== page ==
It appears that Primitive Methodism was very willing to use women preachers, but was no longer ready to ‘station’ them officially. Why? Does this smack of double standards, in that they were happy to use the women, but not to give them equal status with the men? Was it male chauvinism? Or was it just plain jealousy? Did the men wish to relegate the women to a more respectable role in the church in order to appear more in line with the other denominations? Whereas the women had been very useful in the evangelistic era now that the Connexion had settled down to a more mundane existence did they feel that it would be more appropriate for them to seem to be more conformist and thus hoped to bury their early ‘ranter’ image? Special occasions or missions would be ideal opportunities for the women to be used once again to attract the crowds in order to have great anniversaries and perhaps, unworthy thought, help to raise a good collection to assist with the upkeep of the chapel building so that the activities of the chapel community could continue to the mutual benefit of the members and the neighbourhood. As the Connexion strove towards attaining respectability in the eyes of the world and the other denominations the apparent excesses of its earlier years were toned down or abandoned and the female itinerant was one of the casualties.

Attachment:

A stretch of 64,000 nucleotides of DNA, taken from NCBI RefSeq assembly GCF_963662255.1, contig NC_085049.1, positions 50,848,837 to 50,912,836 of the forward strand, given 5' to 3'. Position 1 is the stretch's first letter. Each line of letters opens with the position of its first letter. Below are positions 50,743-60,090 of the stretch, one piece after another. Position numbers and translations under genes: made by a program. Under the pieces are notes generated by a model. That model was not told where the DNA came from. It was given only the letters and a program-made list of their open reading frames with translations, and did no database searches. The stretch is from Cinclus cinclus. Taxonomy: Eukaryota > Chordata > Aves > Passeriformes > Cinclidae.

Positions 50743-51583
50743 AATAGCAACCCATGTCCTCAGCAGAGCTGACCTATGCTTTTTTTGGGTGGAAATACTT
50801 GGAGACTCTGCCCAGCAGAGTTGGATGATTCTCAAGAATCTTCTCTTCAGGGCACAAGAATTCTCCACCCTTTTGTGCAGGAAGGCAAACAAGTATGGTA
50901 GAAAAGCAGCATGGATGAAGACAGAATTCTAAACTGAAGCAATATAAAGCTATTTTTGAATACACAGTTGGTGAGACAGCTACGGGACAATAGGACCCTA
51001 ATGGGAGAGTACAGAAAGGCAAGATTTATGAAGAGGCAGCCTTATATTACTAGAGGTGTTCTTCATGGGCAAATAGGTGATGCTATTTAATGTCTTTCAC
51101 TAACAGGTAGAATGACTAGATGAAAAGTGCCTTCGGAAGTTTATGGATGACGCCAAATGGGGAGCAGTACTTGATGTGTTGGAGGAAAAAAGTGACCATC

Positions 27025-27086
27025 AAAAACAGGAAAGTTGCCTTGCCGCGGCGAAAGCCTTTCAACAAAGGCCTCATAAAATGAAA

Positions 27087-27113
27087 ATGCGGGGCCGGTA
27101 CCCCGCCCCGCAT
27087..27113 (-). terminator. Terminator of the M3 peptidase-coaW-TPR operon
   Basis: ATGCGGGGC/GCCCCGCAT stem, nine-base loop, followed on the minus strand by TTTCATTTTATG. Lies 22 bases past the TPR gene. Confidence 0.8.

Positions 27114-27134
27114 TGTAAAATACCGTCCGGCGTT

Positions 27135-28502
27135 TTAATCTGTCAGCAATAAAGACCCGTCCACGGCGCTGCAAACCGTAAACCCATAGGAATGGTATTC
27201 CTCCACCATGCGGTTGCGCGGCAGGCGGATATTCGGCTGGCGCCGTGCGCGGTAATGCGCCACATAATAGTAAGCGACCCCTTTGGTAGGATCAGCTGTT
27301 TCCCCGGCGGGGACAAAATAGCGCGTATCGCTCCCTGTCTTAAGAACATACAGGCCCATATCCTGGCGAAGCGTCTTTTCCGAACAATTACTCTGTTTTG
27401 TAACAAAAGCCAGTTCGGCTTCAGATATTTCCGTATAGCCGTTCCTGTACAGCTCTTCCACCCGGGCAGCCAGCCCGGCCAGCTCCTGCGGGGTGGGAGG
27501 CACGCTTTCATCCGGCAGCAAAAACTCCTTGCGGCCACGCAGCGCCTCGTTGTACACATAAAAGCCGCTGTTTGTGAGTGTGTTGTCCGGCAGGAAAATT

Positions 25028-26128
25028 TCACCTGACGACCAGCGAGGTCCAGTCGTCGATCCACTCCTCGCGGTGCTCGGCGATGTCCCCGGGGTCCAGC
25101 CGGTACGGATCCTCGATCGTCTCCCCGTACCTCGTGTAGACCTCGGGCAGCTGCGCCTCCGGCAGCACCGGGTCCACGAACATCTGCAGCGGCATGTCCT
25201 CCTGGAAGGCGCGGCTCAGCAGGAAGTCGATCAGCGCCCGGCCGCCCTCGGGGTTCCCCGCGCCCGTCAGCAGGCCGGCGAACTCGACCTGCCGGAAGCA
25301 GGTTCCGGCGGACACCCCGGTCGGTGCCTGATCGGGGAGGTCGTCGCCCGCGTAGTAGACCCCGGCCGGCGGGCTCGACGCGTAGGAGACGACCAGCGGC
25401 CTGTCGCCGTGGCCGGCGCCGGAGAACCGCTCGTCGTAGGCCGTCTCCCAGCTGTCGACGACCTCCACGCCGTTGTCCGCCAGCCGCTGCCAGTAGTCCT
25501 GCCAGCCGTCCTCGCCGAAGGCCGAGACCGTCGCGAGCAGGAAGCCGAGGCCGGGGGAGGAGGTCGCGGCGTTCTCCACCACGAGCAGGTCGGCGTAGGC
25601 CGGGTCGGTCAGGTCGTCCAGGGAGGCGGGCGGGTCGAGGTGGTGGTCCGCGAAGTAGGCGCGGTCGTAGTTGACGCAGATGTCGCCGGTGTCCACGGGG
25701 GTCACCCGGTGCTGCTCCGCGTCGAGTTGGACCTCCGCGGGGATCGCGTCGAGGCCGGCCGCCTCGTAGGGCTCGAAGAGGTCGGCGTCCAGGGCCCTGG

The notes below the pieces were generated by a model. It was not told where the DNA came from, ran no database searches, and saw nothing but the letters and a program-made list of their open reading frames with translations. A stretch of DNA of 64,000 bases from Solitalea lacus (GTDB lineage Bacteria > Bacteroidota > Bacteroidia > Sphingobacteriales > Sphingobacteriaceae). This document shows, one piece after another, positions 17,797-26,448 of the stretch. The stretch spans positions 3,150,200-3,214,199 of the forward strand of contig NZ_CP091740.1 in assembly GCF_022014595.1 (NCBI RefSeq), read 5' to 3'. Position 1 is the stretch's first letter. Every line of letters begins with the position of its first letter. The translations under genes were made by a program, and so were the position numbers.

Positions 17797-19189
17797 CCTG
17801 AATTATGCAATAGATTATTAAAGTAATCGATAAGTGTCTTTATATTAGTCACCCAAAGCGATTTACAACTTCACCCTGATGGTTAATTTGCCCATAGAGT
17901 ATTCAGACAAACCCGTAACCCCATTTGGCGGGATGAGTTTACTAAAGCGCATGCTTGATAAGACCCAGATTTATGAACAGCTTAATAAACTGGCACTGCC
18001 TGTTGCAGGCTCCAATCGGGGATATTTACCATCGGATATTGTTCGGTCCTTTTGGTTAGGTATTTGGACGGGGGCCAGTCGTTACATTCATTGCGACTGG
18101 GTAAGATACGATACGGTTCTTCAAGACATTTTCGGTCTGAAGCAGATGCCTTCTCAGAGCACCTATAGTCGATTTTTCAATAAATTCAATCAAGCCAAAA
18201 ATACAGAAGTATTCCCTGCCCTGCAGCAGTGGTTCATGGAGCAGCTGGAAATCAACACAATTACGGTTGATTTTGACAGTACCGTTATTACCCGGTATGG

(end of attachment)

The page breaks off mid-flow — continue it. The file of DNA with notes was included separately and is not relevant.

- social change – affected Primitive Methodism as people moved from a rural to an urban environment. Much of Primitive Methodism had centred on rural areas and small village communities, largely untouched by the other denominations. So places like Scotter in Lincolnshire, Shefford in Berkshire and Cwm in Herefordshire were the heads of large and flourishing circuits. With the drift from the countryside the Connexion was forced to change its emphasis as well as coming to terms with the other changes which occurred as it made the transition from sect to denomination.
- conformism – As the denomination became more respectable middle-class values pervaded its thinking and now it was considered better to engage in ‘good works’ rather than ‘preach for hire’. As Primitive Methodism moved nearer to the other denominations the phenomenon of female travelling preachers was seen as an embarrassment.
CONCLUSION – women were still welcomed, but in local ministry rather than itinerancy. 2 stories to end:
- Mary Buck appointed to preach at New Mills, went to parish church to morning service, heard pointed sermon on’ It is shame for a woman to speak in the church.’ Perhaps unable to resist a challenge she took same text on the Monday evening.